Now, if I look back at 2005 where the same question was asked, the biggest shifts are on the front and back end of the curve where the newbies were at 14% and the most seasoned teams with over 20 years experience represented 12% of the respondents. The 5 years and under were at 42% with the 10 years and under at 66%. The over 30 years of experience club appears to be stable around 15 if I normalize the data.
In sum, it still looks like there is strong growth on the front end and probably an equal amount of attrition taking place across the other groups with the net effect of suggesting overall participation is flat. However, as you'll see in Question #10 of Part I, the consumption side of the sport is stronger than overall participation rates.
Q2. What is your combined Team Age as of today?
This data is often times skewed when adults who ride with their children fall into the mix, but it seems to be a very small number that primarily hits the less than a combined age of 60 groups, and in particular the combined age of 50 group. That said....
The largest group by far was the 100-109 at 23%, bracketed by the 90-99 at 18% and the 110-119 at 13% for a combined 54% of the respondents. For comparison purposes, this same group accounted for 42% of the respondents in 2005 with another 19% hot on their heels in the 80-99 group.
Looked at another way, the under 100 group in 2008 accounts for about 42% of the respondents, where in 2005 this same group accounted for 66% of the respondents. At the upper end, the over 120 combined years group increased from 7% in 2005 to 11% in this year's survey.
As some of us have noticed, I believe the data does suggest that the average age of the tandem folks whom we see at the rallies and tours is keeping pace with our own age progression.
Q3. When you and your primary tandem partner first began to ride tandems how would you describe yourselves?
No surprises here... 61% of the folks who tandem got into tandeming because at least one of the team members was an avid cyclist, with a little more than half of those (34%) being a Captain who introduced their stoker to cycling. The racers account for about 5% of new folks to tandems with 6% taking up tandems as a way of riding with their children. New-new folks to cycling and tandems accounted for about 4% and, as you might suspect, there were only two teams where the stoker was the avid rider who introduced a captain to tandeming.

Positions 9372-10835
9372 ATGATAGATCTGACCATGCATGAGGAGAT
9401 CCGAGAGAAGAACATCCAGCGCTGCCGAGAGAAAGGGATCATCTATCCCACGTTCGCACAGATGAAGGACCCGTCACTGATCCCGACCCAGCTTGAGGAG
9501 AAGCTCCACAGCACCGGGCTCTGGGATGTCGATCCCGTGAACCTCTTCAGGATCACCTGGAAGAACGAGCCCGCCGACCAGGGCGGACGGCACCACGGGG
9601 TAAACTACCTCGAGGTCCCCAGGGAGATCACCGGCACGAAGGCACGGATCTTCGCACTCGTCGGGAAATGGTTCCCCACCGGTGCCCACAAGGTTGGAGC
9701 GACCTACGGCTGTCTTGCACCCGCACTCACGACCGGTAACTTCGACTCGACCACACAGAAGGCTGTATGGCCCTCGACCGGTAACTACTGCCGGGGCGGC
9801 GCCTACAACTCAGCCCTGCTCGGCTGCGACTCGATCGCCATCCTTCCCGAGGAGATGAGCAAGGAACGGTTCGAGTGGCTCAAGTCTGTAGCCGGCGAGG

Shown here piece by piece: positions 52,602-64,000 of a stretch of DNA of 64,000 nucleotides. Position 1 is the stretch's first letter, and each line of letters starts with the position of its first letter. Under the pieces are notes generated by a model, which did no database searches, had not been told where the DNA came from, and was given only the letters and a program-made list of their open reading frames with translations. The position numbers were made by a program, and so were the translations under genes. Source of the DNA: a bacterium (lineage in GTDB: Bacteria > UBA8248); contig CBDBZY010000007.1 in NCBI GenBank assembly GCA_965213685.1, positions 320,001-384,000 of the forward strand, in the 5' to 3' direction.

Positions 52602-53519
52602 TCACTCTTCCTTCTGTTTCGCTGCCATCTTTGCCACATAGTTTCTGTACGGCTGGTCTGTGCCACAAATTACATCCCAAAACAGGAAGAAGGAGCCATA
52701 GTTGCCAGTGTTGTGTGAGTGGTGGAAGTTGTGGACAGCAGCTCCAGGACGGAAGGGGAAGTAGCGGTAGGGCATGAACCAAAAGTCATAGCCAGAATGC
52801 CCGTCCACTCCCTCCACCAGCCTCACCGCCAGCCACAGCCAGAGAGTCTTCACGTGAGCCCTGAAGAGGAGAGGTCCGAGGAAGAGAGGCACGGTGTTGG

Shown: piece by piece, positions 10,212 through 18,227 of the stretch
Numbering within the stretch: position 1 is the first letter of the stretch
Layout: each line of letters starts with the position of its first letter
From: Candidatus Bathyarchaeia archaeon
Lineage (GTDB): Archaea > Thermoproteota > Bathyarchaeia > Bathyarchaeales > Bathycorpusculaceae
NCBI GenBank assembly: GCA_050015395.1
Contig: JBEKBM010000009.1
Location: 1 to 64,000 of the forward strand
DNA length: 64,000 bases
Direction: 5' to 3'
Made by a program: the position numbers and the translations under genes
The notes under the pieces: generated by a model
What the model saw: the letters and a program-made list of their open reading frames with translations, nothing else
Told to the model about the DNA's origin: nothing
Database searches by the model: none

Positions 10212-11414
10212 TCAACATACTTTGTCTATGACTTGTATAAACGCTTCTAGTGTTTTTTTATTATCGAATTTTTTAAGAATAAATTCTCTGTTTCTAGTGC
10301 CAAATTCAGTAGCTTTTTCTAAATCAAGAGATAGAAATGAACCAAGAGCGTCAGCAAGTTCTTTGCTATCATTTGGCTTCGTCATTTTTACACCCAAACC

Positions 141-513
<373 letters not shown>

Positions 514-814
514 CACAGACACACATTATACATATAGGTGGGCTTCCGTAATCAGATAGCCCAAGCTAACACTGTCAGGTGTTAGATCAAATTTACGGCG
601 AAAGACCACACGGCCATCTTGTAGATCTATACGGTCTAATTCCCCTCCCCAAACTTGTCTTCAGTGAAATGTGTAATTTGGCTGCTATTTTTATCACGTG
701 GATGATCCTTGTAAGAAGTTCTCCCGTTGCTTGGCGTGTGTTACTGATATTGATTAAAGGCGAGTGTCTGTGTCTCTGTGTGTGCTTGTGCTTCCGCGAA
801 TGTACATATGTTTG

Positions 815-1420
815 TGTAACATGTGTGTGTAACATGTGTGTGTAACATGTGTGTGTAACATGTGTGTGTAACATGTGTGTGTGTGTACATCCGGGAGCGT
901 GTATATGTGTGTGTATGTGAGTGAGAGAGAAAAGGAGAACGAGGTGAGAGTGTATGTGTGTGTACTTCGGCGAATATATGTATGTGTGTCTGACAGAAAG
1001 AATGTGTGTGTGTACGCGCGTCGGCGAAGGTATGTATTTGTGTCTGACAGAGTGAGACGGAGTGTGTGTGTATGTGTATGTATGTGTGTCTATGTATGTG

Q4. How would you describe yourselves as a tandem team relative to skill / experience?
Again, not a lot of surprises here. About 70% of the respondents classified themselves as experienced tandem teams with a confident captain. Opening the aperture a bit, 85% of the respondents were confident in their abilities without regard to experience, where only 6% characterized themselves as cautious. Cautious stokers were well represented with an 18% showing in the experienced team category. Hammerheads make their first appearance here at 2% which will become a consistent theme in other questions.
Q5. Where do you do most of your riding?
Only 3% of the respondents indicated that they are dedicated bike path/MUP riders, whereas the vast majority are road warriors: 81% on rural roads, 64% in urban areas, and 44% who venture onto the shoulders of highways and thoroughfares. However, nearly 1/2 of the respondents (48%) also include bike paths/MUPs/trails in their riding scheme and 15% indicated they take on city traffic. About 16% ride off-road tandems, and of those 3/4's of them head for the single track and technical terrain. Track rats account for about 1% and those racers are back here again with a 2% stake.
Q6. With whom do you ride your tandem?
Again, no real surprises: 96% ride with spouses, and/or 13% -14% also ride with their children: a nice solid number relative to family tandeming. Multi-seat tandem owners accounted for about 7% of the survey respondents, which is up from about 5% in the 2007 survey. The number of tandem teams that search out or who have discovered other teams to ride with locally (72 @ 17%) are, coincidentally, equally represented in the number of teams that attend tandem rallies (70 @ 17%). Group-riders, independent of tandems, are a solid 22% - 25%. Those who race at sanctioned events... you guessed it: 2%.
Q7. Approximately how many total miles did you and your partner(s) ride on your tandem this past year (2007)
73% of the survey respondents rode more than 500 miles last year. Nearly 1/2 (49%) rode over 1,000 miles. About a 1/4 (23%) rode over 3,000 miles, and 5% logged over 5,000 miles. Thirteen (13) teams logged between 5,000 - 7,500 miles, with one (1) team at 10,000 - 15,000 and another one (1) reporting over 15,0001 miles!
Q8. Which of the following describe your typical tandem rides.